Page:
While I may have died emotionally there, and came home with a lot of anger issues. Seems that was pretty much the only emotion I had left. And that, rarely came out. But thankfully, I left what violence may have been in me in the desert with my feelings. Now, there were those that, to one degree or another tried, to help me over the years to recover emotionally, but helping one find one’s humanity, one’s ability to feel, the ability to care about and love oneself is no small task. For personal and professional reasons too much documentation in the records can cause some difficulty. Not career ending, but can make some stumbling blocks so I persevered, well, or at least survived. Some that tried, didn’t really seem to try, but gave the superficial show of trying to help, trying to be supportive, but they didn’t know how and I believe were afraid they would worsen, rather than help, the situation. Why was it so hard to get through all the things I was dealing with from my experiences? Well, as I mentioned, some didn’t know how, some were afraid of making things worse, some honestly despite saying they cared, didn’t really. On top of those things, I was resistant to help. Not because I didn’t want to regain the ability to feel, but due to the fact I was afraid of the healing process. It is a terrifying process, because part of it requires what I did here, cutting through things, facing the facts that brought me to the point of being so cold. I did not want to relive the events. It is a painful process. The number that that cared enough to try and were able to reach through the layers and help me find that part of me, or at least a portion of that part was extremely small. Surprisingly, it wasn’t completely dead but very dormant. Finally, I was at the point of surrender to Christ, I had no where else to turn, He was always there and it is something I should have done many years ago. He had watched over and protected me so many times despite my turning my back on Him. Praise Him for His mercy and goodness to us. Have I mentioned before what a MIGHTY and Compassionate God we serve? I know I have, just reminding myself of all He is for me.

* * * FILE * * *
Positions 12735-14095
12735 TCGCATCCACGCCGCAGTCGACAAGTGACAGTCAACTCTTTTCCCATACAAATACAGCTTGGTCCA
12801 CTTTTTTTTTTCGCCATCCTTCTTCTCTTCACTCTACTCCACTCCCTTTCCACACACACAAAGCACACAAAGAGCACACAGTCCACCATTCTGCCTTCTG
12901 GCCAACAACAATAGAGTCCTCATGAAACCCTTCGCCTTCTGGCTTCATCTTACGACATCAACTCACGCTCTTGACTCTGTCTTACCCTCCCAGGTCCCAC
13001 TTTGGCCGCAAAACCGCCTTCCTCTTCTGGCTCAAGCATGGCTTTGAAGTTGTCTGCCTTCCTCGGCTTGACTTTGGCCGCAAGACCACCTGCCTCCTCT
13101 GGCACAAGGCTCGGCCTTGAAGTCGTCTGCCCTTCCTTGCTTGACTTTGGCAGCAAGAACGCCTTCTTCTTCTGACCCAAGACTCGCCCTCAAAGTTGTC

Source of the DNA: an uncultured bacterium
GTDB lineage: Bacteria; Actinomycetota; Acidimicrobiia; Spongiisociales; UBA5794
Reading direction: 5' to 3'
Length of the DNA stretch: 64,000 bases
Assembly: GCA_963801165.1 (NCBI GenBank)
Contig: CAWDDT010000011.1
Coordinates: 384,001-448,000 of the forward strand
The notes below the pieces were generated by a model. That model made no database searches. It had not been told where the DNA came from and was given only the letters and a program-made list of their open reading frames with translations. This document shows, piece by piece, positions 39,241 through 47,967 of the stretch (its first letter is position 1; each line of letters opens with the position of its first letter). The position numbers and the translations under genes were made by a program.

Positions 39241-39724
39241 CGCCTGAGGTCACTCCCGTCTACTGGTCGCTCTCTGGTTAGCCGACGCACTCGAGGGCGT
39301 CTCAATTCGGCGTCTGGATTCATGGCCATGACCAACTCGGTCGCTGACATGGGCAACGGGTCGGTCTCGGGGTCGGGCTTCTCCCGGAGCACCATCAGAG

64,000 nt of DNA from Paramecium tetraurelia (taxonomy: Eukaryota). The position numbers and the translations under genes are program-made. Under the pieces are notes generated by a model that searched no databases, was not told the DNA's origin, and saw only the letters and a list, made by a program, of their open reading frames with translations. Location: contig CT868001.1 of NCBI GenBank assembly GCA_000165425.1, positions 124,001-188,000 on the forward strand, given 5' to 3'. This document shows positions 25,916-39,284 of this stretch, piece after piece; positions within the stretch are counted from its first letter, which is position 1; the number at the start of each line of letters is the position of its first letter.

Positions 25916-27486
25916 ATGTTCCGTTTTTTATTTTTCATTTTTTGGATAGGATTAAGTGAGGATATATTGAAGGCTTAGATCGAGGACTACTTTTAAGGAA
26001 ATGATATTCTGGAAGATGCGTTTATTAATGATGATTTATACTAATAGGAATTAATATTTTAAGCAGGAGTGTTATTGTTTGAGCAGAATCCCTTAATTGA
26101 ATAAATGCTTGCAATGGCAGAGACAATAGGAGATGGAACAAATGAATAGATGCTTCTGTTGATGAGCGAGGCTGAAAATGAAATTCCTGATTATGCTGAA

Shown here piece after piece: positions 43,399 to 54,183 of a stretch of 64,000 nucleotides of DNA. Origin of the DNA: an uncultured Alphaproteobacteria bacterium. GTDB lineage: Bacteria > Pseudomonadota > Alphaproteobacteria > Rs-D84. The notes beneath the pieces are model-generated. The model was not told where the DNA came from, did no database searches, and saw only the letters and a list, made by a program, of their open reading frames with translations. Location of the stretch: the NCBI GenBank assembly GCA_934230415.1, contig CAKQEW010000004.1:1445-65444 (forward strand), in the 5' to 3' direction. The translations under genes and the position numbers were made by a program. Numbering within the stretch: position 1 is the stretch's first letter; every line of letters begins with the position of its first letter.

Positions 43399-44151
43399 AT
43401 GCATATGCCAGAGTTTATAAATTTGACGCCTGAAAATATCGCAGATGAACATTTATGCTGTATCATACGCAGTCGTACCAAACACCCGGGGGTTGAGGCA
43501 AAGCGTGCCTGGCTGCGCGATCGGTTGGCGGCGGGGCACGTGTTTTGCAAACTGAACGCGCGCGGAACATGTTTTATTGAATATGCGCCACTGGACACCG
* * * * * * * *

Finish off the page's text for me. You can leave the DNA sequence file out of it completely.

After surrendering to Jesus, giving Him my many burdens, so much pain, so very many sorrows, He has lifted them from me. Oh, I still grieve for losses of loved ones, my parents, friends, parts of me that was before and is now forever lost, or at least I ad thought so, I have hope in Christ that I may yet find the me that died in Ramadi, the part of me that died in the desert. I don’t know if He will ever restore all of me to where I was many years ago but I know He will restore the important parts. I know that when I surrendered to Him other parts of me died. But, those were the parts that needed to die. I thank Him for helping me so much, in such little time. I know Christ has more to do with me, and has great things in store for me in the future. But for now, I rejoice in Jesus’ holy name and thank him for His love for someone that had lost his heart and soul.

THESE are the verses that mean the most to me about this part of my life story.

Therefore if any man [be] in Christ, [he is] a new creature: old things are passed away; behold, all things are become new. 2 Corinthians 5:17

I am crucified with Christ: nevertheless I live; yet not I, but Christ liveth in me: and the life which I now live in the flesh I live by the faith of the Son of God, who loved me, and gave himself for me.  Galatians 2:20

And I will give them one heart, and I will put a new spirit within you; and I will take the stony heart out of their flesh, and will give them an heart of flesh: Ezekiel 11:19-20

Not by works of righteousness which we have done, but according to his mercy he saved us, by the washing of regeneration, and renewing of the Holy Ghost; Titus 3:5

 Come unto me, all ye that labour and are heavy laden, and I will give you rest. Matthew 11:28


Praise Him for all He is, and for the rest He granted me from my burdens. I pray for His continued help and guidance. I pray Lord, that you help me make a difference, that my brothers and sisters in arms find you, that you reach out to them and draw them to you. I pray you help me to do my part to help you reach them.

Thank you for bearing with me, long I know. I just had it laid on me to share, mostly for me. Still something I don’t think I can actually talk about openly, at this point am having trouble typing and I need to spend some one on one time with God. It was, without a doubt the most difficult thing about which I have ever written.

Next post will be less a weighty topic, well, I hope anyway but I will seek Him and try to see what lessons He has for me.





3 thoughts on “I died in the desert.

  1. Harrowing days for sure! I’m still surprised by how much more of this you remember than I do. I Like a dummy I came home, threw it all in a box and expected to never deal with it again.

    Sounds like you are on the right track bud. Sometimes I haven’t liked the conversations I have had with you and a few of the other guys you mentioned in our “group”; but I suppose in the end bringing things to light allows you to finally deal with them.


    1. Yes, they were very much so indeed. Thankful for you and the others as we looked out for each other. I tried not dealing with it, tried locking it away in a box. That is what caused a lot of issues for me.

      I know that you are dealing with things as well. Sometimes, it is necessary to get the bad out to make room for good.

      I haven’t liked talking about somethings, this post was very difficult. Still holding somethings in as well, but is far worse than releasing it.